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Publication numberUS7129771 B1
Publication typeGrant
Application numberUS 10/747,015
Publication dateOct 31, 2006
Filing dateDec 23, 2003
Priority dateDec 23, 2003
Fee statusPaid
Also published asUS7362165, US7847619
Publication number10747015, 747015, US 7129771 B1, US 7129771B1, US-B1-7129771, US7129771 B1, US7129771B1
InventorsTien-Min Chen
Original AssigneeTransmeta Corporation
Export CitationBiBTeX, EndNote, RefMan
External Links: USPTO, USPTO Assignment, Espacenet
Servo loop for well bias voltage source
US 7129771 B1
Abstract
A servo loop for a charge pump including comparator. A variable resistor and comparator are in series and couple the output of the charge pump to an enable input. A current source/sink coupled to the variable resistor provide a first input voltage to the comparator, with the second input of the comparator being coupled to ground or Vdd. A shunt circuit in parallel with the load at the output of the charge pump is also coupled to the output of the comparator. The charge pump and shunt are alternately enabled and disabled by the comparator to maintain a body-bias supply voltage. The servo loop may be configured to provide body-bias for NFETs or PFETs.
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Claims(6)
1. A servo loop for controlling a charge pump body-bias voltage source in an integrated circuit comprising:
a comparator comprising a first input and a comparator output coupled to an enable input of a charge pump, wherein said comparator comprises a hysteresis characteristic;
a reference voltage coupled to a second input of said comparator;
a resistor coupled between said first input of said comparator and an output of said charge pump, wherein said resistor comprises a variable resistor; and
a shunt circuit comprising an enable input coupled to said comparator output, wherein said output of said charge pump is coupled to said shunt circuit.
2. The servo loop of claim 1, further comprising a current source.
3. The servo loop of claim 2, wherein said current source and said first input are coupled to said output of said charge pump by said resistor.
4. The servo loop of claim 1, wherein said shunt circuit comprises an enable input delay.
5. The servo loop of claim 1, wherein said comparator comprises both NFETs and PFETs in an input stage.
6. The servo loop of claim 1, wherein the output of said charge pump is coupled to a complementary well.
Description
RELATED UNITED STATES PATENT APPLICATIONS

This Application is related to U.S. patent application Ser. No. 10/747,016 by Tien-Min Chen, et al., on Dec. 23, 2003, entitled “Feedback Controlled Body-Bias Voltage Source”, and assigned to the assignee of the present invention.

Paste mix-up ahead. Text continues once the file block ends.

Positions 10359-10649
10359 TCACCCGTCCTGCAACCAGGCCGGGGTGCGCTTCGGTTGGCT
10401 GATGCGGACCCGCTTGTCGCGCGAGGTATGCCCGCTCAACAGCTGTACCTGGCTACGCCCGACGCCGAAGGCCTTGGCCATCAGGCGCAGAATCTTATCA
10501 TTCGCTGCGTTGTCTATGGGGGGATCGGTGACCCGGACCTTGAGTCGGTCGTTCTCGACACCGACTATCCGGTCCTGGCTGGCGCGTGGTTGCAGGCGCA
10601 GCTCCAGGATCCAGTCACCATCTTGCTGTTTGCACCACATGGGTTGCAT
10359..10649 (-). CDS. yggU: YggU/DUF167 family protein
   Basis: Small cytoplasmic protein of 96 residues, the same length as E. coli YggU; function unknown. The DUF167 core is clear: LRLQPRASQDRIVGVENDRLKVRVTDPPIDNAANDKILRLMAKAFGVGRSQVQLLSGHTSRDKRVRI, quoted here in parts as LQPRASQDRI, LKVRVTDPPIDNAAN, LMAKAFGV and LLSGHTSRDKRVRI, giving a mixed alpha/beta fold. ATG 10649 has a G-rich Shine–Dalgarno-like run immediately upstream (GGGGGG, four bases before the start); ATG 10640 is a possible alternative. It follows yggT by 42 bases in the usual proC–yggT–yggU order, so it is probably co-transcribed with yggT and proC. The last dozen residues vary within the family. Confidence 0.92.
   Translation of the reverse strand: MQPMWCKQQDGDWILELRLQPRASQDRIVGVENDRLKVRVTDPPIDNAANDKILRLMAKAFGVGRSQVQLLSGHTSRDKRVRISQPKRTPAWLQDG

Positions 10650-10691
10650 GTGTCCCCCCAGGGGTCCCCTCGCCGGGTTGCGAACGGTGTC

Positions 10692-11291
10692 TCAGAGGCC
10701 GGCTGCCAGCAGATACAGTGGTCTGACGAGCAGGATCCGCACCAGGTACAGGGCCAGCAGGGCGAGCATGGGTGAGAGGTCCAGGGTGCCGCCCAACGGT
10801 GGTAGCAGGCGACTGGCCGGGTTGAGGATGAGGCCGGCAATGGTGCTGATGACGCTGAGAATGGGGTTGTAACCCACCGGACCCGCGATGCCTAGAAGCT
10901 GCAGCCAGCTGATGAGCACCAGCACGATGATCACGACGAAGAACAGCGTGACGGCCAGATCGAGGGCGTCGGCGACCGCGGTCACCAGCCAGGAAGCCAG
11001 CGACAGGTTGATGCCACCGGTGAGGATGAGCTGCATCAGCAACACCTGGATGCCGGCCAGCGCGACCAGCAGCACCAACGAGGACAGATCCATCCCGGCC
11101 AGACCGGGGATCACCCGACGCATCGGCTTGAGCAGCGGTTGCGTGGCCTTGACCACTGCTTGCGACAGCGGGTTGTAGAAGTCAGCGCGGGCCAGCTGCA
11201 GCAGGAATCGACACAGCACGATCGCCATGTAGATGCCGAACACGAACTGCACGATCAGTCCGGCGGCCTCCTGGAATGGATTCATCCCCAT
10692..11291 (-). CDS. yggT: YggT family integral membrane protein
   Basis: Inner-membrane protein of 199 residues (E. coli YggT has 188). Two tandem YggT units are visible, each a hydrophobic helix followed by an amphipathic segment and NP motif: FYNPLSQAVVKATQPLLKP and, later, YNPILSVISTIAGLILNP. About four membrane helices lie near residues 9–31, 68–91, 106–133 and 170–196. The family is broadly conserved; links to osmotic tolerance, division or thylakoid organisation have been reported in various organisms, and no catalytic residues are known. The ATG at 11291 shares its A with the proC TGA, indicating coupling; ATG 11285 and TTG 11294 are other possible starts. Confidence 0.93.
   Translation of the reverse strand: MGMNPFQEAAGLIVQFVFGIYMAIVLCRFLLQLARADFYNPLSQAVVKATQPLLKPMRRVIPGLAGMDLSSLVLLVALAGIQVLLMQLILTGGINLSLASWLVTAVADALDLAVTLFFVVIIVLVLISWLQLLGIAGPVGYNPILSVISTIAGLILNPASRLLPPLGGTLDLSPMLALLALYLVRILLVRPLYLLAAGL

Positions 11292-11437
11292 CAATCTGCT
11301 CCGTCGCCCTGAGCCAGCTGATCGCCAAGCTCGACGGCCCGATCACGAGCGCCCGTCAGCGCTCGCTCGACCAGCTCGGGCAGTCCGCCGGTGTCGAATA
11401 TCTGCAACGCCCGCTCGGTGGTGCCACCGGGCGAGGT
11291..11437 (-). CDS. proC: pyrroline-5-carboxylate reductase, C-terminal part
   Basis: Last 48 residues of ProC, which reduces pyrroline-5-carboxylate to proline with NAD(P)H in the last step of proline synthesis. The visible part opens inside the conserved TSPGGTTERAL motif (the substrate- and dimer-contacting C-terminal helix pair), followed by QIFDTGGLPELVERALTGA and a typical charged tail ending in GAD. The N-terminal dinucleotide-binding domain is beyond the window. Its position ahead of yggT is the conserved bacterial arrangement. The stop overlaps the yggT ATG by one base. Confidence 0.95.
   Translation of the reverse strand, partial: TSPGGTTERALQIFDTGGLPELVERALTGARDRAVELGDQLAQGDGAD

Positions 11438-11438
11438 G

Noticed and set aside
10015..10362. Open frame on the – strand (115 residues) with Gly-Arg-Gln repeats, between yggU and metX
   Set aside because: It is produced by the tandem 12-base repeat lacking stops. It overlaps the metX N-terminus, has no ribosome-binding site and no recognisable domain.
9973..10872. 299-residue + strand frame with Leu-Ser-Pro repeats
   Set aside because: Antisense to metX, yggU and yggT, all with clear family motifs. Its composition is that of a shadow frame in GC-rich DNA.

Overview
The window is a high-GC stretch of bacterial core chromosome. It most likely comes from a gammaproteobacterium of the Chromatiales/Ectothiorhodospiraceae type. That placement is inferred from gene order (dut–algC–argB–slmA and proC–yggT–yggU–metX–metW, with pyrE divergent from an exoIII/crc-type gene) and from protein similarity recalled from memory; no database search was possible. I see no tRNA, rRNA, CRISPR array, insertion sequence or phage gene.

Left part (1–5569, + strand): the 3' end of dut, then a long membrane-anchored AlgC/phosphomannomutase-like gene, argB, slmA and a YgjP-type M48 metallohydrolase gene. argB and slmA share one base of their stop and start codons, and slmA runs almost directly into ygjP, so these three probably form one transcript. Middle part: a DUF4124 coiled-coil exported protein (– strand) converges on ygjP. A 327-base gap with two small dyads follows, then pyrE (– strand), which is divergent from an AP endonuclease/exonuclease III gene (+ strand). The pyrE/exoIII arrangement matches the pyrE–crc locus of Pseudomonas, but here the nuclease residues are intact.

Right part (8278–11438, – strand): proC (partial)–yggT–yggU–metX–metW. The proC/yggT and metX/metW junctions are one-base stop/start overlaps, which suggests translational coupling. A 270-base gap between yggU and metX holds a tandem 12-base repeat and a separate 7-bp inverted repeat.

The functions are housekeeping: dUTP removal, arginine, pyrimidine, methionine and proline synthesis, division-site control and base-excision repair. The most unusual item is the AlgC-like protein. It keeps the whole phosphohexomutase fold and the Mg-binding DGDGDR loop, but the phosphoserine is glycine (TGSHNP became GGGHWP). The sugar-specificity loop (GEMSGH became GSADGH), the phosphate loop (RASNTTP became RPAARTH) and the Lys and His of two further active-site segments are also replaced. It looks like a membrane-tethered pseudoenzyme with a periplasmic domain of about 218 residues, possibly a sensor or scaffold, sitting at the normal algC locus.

This Application is related to U.S. patent application Ser. No. 10/746,539 by Tien-Min Chen and Robert Fu, filed on Dec. 23, 2003, entitled “A Precise Control Component for a Substrate Potential Regulation Circuit”, and assigned to the assignee of the present invention.

This Application is related to U.S. patent application Ser. No. 10/747,022 by Tien-Min Chen, filed on Dec. 23, 2003, now U.S. Pat. No. 7,012,461 entitled “A Charge Stabilizing Component for a Substrate Potential Regulation Circuit”, and assigned to the assignee of the present invention.

FIELD OF THE INVENTION

Embodiments of the present invention relate to circuits for providing operational voltages in complementary metal-oxide semiconductor (CMOS) circuits. In particular, embodiments of the present invention relate to control circuits for body-bias charge pumps.

BACKGROUND ART

As the operating voltages for CMOS transistor circuits have decreased, variations in the threshold voltages for the transistors have become more significant. Although low operating voltages offer the potential for reduced power consumption, threshold voltage variations due to process and environmental variables often prevent optimum efficiency and performance from being achieved due to increased leakage currents.

Prior Art FIG. 1A shows a conventional CMOS inverter 100. A P-type substrate 105 supports an NFET 110 and a PFET 120. The NFET 110 comprises a gate 112, source 113, and drain 114. The PFET 120 resides in an n-well 115, and comprises a gate 122, drain 123, and a source 124. The substrate 105 and source 113 are coupled by a tie 130 that is connected to ground (GND), while source 124 and N-well 115 are coupled by a tie 135 that is connected to a supply voltage (VDD). The input to the inverter is applied to the gates 112 and 122, with the output taken from the drain contact 125. In this conventional configuration, the transistors are often treated as three terminal devices.